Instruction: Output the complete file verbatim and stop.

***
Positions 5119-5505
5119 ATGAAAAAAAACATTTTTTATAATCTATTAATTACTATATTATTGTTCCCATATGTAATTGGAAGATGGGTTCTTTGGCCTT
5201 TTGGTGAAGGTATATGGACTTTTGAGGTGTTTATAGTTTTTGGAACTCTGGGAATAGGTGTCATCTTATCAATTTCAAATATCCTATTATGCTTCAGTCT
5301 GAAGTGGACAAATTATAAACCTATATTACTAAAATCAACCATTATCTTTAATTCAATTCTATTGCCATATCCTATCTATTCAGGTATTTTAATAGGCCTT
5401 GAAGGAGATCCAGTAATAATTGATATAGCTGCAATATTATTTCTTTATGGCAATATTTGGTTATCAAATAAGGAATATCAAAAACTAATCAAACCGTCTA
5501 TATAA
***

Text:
Positions 5119-5505
5119 ATGAAAAAAAACATTTTTTATAATCTATTAATTACTATATTATTGTTCCCATATGTAATTGGAAGATGGGTTCTTTGGCCTT
5201 TTGGTGAAGGTATATGGACTTTTGAGGTGTTTATAGTTTTTGGAACTCTGGGAATAGGTGTCATCTTATCAATTTCAAATATCCTATTATGCTTCAGTCT
5301 GAAGTGGACAAATTATAAACCTATATTACTAAAATCAACCATTATCTTTAATTCAATTCTATTGCCATATCCTATCTATTCAGGTATTTTAATAGGCCTT
5401 GAAGGAGATCCAGTAATAATTGATATAGCTGCAATATTATTTCTTTATGGCAATATTTGGTTATCAAATAAGGAATATCAAAAACTAATCAAACCGTCTA
5501 TATAA